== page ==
All members of the Icelandic band Sigur Rós were acquitted this morning by the Reykjavík District Court in an extensive tax evasion case, RÚV reports. Jón Þór Birgisson, the bands lead singer, was also acquitted on charges of tax evasion in connection with his company Frakkur. The band’s legal costs amounting to ISK 56 million ($463,000/€378,000) will be paid by the State Treasury.
All of Sigur Rós’ band members except Kjartan Sveinsson were charged with committing major tax fraud by submitting incorrect tax returns between 2011-2014. Kjartan, who left the band in 2013, was charged with submitting incorrect tax returns in 2012 and 2014. Jón Þór (Jónsi) was also charged for tax evasion via his company Frakkur.
Throughout the case, the band members have maintained their innocence and said that they had, in good faith, left their financial affairs to an accountant who mishandled them. The band fully co-operated with the tax investigation and paid all charges and fines, yet still faced additional punishment through the District Prosecutor, who has now acquitted them. The band released a statement in October last year decrying the injustice of Iceland’s legal system, which allows for parties to be charged and tried twice for the same offence.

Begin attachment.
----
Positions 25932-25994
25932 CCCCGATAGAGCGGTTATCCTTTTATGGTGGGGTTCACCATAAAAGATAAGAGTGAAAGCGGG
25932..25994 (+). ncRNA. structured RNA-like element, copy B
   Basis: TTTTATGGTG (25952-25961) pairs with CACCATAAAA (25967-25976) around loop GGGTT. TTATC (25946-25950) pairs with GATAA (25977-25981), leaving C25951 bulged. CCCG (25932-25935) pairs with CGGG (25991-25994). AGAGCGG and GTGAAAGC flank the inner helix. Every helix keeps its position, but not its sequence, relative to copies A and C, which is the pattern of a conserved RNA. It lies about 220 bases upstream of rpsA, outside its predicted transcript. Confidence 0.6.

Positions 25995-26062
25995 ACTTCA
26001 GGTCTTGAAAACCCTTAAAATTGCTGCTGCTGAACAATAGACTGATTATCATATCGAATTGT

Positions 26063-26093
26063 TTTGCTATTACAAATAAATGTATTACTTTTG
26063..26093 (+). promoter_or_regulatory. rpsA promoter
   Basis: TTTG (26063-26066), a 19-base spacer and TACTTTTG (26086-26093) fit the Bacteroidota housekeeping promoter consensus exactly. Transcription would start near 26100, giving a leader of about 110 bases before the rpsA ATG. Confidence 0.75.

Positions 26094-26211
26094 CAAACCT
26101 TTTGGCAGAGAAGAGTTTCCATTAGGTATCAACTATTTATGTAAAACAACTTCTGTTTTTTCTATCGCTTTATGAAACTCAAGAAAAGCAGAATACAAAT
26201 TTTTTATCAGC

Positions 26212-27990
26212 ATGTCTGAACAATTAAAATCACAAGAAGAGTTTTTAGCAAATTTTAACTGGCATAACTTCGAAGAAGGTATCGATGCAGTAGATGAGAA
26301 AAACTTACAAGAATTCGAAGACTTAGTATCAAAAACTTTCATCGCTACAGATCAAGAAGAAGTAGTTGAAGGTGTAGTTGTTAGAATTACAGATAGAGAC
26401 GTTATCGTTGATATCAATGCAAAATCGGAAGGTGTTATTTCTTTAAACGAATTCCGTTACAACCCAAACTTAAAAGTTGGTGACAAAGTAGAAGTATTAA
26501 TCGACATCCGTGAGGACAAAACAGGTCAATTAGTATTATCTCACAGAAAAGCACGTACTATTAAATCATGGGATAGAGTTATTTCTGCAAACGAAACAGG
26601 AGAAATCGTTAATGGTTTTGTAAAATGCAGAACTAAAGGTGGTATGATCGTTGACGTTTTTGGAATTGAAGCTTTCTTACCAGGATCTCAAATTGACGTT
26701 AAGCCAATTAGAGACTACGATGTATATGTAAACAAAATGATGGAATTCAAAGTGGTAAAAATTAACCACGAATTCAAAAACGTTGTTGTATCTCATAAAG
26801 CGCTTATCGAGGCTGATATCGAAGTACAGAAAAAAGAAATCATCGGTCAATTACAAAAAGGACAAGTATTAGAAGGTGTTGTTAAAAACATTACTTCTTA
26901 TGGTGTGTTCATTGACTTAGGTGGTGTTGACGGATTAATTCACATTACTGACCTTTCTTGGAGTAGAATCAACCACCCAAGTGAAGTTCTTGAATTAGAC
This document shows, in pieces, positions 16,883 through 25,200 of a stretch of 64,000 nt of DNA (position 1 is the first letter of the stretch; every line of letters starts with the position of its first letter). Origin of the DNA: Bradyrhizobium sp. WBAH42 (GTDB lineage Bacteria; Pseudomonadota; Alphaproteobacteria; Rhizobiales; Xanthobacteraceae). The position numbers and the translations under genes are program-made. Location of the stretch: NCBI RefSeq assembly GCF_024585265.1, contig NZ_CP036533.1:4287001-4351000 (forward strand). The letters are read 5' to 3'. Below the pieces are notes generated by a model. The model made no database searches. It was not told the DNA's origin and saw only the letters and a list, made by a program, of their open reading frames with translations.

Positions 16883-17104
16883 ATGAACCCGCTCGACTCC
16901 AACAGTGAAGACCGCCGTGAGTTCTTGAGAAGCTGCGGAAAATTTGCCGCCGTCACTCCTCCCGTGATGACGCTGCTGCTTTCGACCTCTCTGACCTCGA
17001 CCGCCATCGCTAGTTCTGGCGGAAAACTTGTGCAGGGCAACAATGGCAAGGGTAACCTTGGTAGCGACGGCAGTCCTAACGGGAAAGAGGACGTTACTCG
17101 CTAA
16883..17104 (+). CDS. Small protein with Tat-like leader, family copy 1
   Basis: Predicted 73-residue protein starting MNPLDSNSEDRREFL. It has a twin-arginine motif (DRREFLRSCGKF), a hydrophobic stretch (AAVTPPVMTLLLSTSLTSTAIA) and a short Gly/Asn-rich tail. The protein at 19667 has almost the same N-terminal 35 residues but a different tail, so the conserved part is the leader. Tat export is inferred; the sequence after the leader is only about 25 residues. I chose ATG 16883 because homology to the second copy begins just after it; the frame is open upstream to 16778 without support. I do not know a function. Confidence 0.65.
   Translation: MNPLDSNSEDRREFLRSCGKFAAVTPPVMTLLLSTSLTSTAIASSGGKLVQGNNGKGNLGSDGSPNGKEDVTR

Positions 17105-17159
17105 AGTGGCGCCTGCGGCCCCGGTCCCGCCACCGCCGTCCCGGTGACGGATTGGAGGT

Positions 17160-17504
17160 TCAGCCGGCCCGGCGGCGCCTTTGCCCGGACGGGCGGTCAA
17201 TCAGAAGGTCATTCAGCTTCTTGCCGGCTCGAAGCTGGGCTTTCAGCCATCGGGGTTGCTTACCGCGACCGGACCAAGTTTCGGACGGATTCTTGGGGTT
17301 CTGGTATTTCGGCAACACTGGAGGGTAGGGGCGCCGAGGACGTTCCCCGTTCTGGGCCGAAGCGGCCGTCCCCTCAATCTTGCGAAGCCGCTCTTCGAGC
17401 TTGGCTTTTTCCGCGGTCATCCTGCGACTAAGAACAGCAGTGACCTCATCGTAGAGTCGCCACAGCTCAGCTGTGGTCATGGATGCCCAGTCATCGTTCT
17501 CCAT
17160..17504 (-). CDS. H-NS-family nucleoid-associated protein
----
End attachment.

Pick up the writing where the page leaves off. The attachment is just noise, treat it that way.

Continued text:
Sigur Rós received this year’s Honourary Award at the Icelandic Music Awards for their contribution to Icelandic music over the past 17 years. The band was established in 1994 and is one of the most internationally successful Icelandic music acts of all time.